Carb Rebuild and New OEM Fuel Pump Install

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audiocontr
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Re: Successful Carb Rebuild and New OEM Fuel Pump Install

Post by audiocontr » Sun Apr 30, 2017 11:17 am

easy enough to disconnect the linkages and rev one separate from the other. I suspect this is more of a timing issue than the carbs if both carbs are equal.
1973 712m
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bbolander
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Re: Successful Carb Rebuild and New OEM Fuel Pump Install

Post by bbolander » Sun Apr 30, 2017 4:02 pm

Did some more testing today. When I noticed the fuel line from the pump to the carbs vibrating so badly during the sputter, I thought maybe the 5 mm new line from the filter to the pump might be too small. My brother tried the specified 7 mm line for that location but it was so loose on the fuel pump inlet that he changed it to a 5 mm. I took the 5 mm out and my brother is correct, the 7 mm line just slips on and off the fuel pump connection. So I put an SAE 1/4" line (6.3 mm) in. After the engine warmed up, that seemed to help a lot with being able to accelerate without the stumble.

I also noticed the carbs are definitely not working the same. The front carb around the accelerator pump nozzles, at the base of the nozzles and underneath the nozzles are dry.

The back carb I saw fuel coming out at the base of the accelerator pump nozzles in addition to the tip, and fuel puddling beneath the base of the nozzles. Once when pressing on the gas to accelerate I heard a backfire pop out of that carb.

What would need to be done about the fuel coming out at the accelerator pump nozzle base?

I haven't tried disconnecting one carb at a time yet to see what each one does.

I took a video but it just doesn't show what happened at the nozzle base on the rear carb well.
1971 Pinzgauer 710M, all stock including 245-16 Maloya tires, taken off and stored for show
BFG MT KM2 265/75R16's on Black SAV replacement rims on now

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David Dunn
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Re: Successful Carb Rebuild and New OEM Fuel Pump Install

Post by David Dunn » Sun Apr 30, 2017 4:35 pm

I'm sorry, but you need to re-title the thread to "Unsuccessful carb rebuild."
The Pinz runs very strong after it gets past the coming off of idle stumble.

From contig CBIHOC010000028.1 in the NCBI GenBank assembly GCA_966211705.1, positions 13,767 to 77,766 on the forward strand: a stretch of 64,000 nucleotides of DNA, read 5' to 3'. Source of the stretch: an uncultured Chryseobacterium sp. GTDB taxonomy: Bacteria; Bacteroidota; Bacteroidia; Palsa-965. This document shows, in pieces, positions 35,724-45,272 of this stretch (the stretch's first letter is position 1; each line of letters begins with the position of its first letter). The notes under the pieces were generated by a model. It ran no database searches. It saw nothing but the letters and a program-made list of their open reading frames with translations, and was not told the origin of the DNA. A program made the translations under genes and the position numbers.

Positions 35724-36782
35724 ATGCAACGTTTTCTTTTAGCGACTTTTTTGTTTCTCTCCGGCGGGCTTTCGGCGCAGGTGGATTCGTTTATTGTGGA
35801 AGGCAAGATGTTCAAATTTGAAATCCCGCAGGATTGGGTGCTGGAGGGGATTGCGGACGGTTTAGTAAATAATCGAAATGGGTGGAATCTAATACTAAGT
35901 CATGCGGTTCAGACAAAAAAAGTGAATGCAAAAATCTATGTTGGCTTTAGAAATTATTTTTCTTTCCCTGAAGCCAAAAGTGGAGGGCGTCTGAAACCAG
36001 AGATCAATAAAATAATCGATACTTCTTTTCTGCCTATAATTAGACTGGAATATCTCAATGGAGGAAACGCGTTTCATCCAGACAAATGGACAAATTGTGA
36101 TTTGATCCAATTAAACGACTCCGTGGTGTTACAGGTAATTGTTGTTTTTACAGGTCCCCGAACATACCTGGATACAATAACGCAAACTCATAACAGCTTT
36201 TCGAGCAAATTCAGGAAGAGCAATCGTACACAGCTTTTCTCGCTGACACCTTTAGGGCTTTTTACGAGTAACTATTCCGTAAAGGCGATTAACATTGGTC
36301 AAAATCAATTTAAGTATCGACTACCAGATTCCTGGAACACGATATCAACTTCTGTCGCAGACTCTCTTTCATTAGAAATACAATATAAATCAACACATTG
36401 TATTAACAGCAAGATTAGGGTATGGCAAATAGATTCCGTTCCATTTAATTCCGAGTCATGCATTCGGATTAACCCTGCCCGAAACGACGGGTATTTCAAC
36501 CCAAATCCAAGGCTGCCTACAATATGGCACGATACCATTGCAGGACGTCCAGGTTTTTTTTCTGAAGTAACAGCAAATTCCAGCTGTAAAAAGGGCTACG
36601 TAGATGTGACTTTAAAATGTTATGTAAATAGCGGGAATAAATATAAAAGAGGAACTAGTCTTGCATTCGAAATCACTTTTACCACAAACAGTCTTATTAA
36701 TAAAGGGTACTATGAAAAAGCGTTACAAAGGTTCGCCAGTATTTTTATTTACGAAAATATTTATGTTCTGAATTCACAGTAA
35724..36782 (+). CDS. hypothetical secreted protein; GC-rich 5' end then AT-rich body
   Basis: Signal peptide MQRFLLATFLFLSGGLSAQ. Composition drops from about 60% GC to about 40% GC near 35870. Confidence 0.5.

The whole point to the accelerator pump is to dump lots of fuel down the carb in a abrupt acceleration and avoid the stumble and falling on it's face!
In the videos, you're not getting by an easy acceleration without a load on the engine, I'd hate to see what it would take to drive it.

It's been a long time since I've rebuilt a carb, but without the engine running, you should get a large amount of fuel visible being sprayed into the venturis as soon as the pedal is depressed. If you don't get the immediate fuel spray down the venturi, your pumps are either bad, adjusted wrong or parts installed wrong, or all the above

Also don't think you're smarter than the engineers, changing the fuel lines to a larger size is a good way to set your engine on fire. You're not going to get more fuel through inlet pipes but more likely have the hoses leak at the fittings.
.
The Trojan Horse... the 1st Pinz used to covertly carry troops into battle .




ATL Pinzgauer XM 718K TUM(HD) 6x6 FFR (aka The Green Grail)

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bbolander
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Re: Successful Carb Rebuild and New OEM Fuel Pump Install

Post by bbolander » Sun Apr 30, 2017 5:23 pm

David Dunn wrote:I'm sorry, but you need to re-title the thread to "Unsuccessful carb rebuild."
The Pinz runs very strong after it gets past the coming off of idle stumble.
The whole point to the accelerator pump is to dump lots of fuel down the carb in a abrupt acceleration and avoid the stumble and falling on it's face!
In the videos, you're not getting by an easy acceleration without a load on the engine, I'd hate to see what it would take to drive it.

It's been a long time since I've rebuilt a carb, but without the engine running, you should get a large amount of fuel visible being sprayed into the venturis as soon as the pedal is depressed. If you don't get the immediate fuel spray down the venturi, your pumps are either bad, adjusted wrong or parts installed wrong, or all the above

Also don't think you're smarter than the engineers, changing the fuel lines to a larger size is a good way to set your engine on fire. You're not going to get more fuel through inlet pipes but more likely have the hoses leak at the fittings.
Ha! I've been wondering about how to change the title and just figured out how to do that. We were so excited to have an extremely high float level corrected, smooth idle with no smell or smoke that it was successful, until we tried to accelerate!

I make a point and pay through the nose for good OEM parts that are correct from our Suppliers. My brother has many years of experience rebuilding carburetors so I don't think the rebuild is the problem.